notes from the mexican kitchen
Mexican Weekend/

A Warm and Healthy Soup for Your Weekend

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Still feeling full from your holiday feasting?  We are too, but this soup is the answer.  This Mustard Green soup studded with roasted poblano and yukon gold potatoes, and thickened with almonds is the perfect soup for January.  Not only is it super healthy and a great start for those New Year’s Resolutions, but it is also filling and warming for January’s cold temperatures.  One more added bonus, this soup is vegan – so next time you are struggling to find something to cook for vegan guests – look no further than Mustard Green Soup with Poblano and Almond.

Crema de Quelites de Mostaza, Chile Poblano y Almendra
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Votes: 30
Rating: 3.37
This soup really celebrates the flavor of spicy mustard greens—and, as a bonus, it's vegan. (You may decide to make it the first time for someone who’s vegan, then find yourself turning to it over and over when there are no vegans at the table—it’s that good). It’s made creamy with potato and enriched with the wonderful flavor of toasted almond.
Servings: 4to 6


  • 2/3cup (about 3 ounces) blanched (peeled) almonds (I always keep the slivered ones on hand, but you can use whole ones as well), plus a few extra for garnish if you wish
  • Salt
  • 2mediumfresh poblano chiles
  • 2medium (about 1/2 pound total) boiling potatoes (the red- or white-skin variety or the multi-purpose Yukon gold, which are typically larger), not peeled, but cut into ½-inch cubes
  • 4 garlic cloves, peeled
  • 1bunch (about 8 ounces) mustard greens, tough stems cut off
  • 3cups vegetable stock or water, plus a little more if needed


Heat your oven to 325 degrees, spread the almonds onto a baking sheet, slide them into the oven and toast them until nutty-smelling and pale golden, about 15 minutes.

While the almonds are toasting, roast the poblanos over an open flame or close under a preheated broiler, turning regularly until blistered and blackened all over, about 5 minutes for the open flame, 10 minutes for the broiler. Place the chiles in a bowl, cover with a kitchen towel and cool until handleable. Rub the blackened skin off the chiles and pull out the stems and seed pods. Briefly rinse the chiles to remove bits of skin and seeds.

While you’re waiting for the poblanos to cool, bring a large (4-quart) saucepan of heavily salted water to a boil over medium high. Scrape the toasted almonds into it, boil for about 5 minutes until noticeably softened, then use a slotted spoon to scoop them into a blender jar. Add the potatoes and garlic to the pot and cook until the potatoes are fork-tender, about 6 minutes.

When the potatoes are ready, use a slotted spoon to scoop out the potatoes and garlic into a bowl. Pick out the garlic cloves and add them to the blender, along with half of the potatoes.  Add about two-thirds of the mustard green leaves to the pot and cook for 1 minute, just until they soften and turn even brighter green. Use tongs or a slotted spoon to transfer the greens to a blender jar. Add one of the poblanos (torn into smaller pieces), the vegetable stock (or water) and the toasted almonds.  Process until completely smooth—with a high-powered blender, this should take about 2 minutes; typical blenders will take longer. Pour the blanching water out of the pot, then pour in the soup.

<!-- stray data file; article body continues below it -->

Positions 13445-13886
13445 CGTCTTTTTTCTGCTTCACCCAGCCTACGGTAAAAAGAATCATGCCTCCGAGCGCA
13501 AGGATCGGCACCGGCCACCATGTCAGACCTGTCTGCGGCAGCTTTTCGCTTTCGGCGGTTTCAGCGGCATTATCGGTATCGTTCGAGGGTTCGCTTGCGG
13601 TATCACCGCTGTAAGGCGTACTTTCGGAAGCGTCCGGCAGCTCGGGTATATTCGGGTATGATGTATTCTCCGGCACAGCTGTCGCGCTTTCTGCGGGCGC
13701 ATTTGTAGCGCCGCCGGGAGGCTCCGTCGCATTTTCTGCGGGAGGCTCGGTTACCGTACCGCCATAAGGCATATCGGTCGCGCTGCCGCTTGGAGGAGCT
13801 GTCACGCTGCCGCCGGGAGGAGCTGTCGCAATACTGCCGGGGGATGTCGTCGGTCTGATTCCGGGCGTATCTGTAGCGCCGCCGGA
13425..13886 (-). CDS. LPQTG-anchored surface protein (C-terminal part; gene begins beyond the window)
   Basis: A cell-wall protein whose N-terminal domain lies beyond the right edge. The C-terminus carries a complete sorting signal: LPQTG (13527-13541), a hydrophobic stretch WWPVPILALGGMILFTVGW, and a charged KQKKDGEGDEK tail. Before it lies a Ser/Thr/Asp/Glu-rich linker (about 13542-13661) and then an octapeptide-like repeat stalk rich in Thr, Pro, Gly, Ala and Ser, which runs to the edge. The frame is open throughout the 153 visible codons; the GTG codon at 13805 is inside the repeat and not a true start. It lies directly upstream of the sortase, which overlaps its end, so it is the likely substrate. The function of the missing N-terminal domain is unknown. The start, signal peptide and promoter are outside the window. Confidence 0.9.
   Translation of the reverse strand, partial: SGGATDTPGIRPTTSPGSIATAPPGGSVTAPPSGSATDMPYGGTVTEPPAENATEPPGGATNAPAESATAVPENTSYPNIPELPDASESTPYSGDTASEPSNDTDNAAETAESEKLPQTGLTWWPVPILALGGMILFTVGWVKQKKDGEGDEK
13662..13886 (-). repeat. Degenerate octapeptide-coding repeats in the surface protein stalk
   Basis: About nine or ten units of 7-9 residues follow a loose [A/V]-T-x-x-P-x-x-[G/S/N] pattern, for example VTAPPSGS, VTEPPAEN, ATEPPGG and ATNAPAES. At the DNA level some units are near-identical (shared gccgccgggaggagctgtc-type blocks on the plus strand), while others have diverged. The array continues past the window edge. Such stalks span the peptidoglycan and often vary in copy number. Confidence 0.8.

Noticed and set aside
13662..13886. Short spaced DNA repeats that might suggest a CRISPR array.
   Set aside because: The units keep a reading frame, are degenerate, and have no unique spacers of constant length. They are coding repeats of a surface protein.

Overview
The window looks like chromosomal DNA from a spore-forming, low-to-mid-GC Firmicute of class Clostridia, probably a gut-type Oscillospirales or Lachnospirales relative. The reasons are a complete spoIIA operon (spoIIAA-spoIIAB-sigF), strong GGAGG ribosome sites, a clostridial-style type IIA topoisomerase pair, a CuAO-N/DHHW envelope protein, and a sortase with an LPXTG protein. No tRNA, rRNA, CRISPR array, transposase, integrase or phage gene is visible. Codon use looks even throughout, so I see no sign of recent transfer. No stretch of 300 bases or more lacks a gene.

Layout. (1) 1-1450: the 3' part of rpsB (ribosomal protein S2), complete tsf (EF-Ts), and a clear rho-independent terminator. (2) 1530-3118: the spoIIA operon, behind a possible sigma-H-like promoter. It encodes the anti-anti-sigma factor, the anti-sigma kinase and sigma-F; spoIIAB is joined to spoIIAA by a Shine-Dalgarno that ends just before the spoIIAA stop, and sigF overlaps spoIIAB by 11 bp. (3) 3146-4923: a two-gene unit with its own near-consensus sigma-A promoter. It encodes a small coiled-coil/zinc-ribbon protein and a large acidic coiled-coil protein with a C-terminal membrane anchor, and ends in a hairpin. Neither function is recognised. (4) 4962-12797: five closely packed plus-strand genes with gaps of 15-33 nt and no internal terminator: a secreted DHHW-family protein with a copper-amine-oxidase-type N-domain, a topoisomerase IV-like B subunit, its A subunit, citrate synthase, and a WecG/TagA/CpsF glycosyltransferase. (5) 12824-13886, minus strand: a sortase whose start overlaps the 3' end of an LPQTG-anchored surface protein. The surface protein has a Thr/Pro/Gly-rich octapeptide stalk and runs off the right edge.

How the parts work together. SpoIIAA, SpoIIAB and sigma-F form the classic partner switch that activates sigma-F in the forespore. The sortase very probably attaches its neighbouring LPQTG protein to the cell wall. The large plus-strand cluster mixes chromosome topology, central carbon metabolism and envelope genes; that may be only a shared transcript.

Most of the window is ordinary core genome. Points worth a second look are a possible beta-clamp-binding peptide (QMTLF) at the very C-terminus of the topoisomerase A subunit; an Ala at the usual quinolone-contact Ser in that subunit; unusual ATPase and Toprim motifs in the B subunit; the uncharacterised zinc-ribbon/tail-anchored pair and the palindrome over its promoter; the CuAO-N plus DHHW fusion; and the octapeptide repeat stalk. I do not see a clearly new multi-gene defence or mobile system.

Chop the remaining poblano into ¼-inch pieces and add to the soup along with the other half of the potatoes. (You can reserve a tablespoon or two of poblano for garnish if you want.) Slice the remaining mustard green leaves into ½-inch pieces and  add to the soup. When the soup has simmered for a minute or two—the mustard greens need to soften to a pleasant tenderness—season with salt, usually about 1½ teaspoons. If the soup seems a little thicker than you’d like, thin it with a little extra vegetable stock or water.  Divide the soup among warm bowls and top each with a few pieces of poblano (and chopped toasted almond if you made extra).

Riffs on Mustard Greens Soup: You can replace the mustard greens with spinach, chard, kale or collard greens or wild greens like nettles and lamb’s quarters. If this soup is the main dish of your meal, you may want to add cubes of tofu or coarse shreds of cooked chicken just before serving.  Poaching shrimp in the soup makes it very special.


  1. I’m on a low-carb diet. Got a suggestion for something to replace the potatoes? Do you think almond meal/flour would work?

    1. The almonds act as a thickener – you could double the amount of almonds you use to thicken the soup – but you will want to run it through a medium mesh strained afterwards to remove any gritty pieces that did not get blended.

  2. I made this soup last week with kale. I blended everything. I topped it with avocado slices. We enjoyed it so much that I’m making it again tonight. It is a very green soup in looks and taste. I think I could drink it cold as a smoothie and am going to try that next. I have given this recipe to four other people already!

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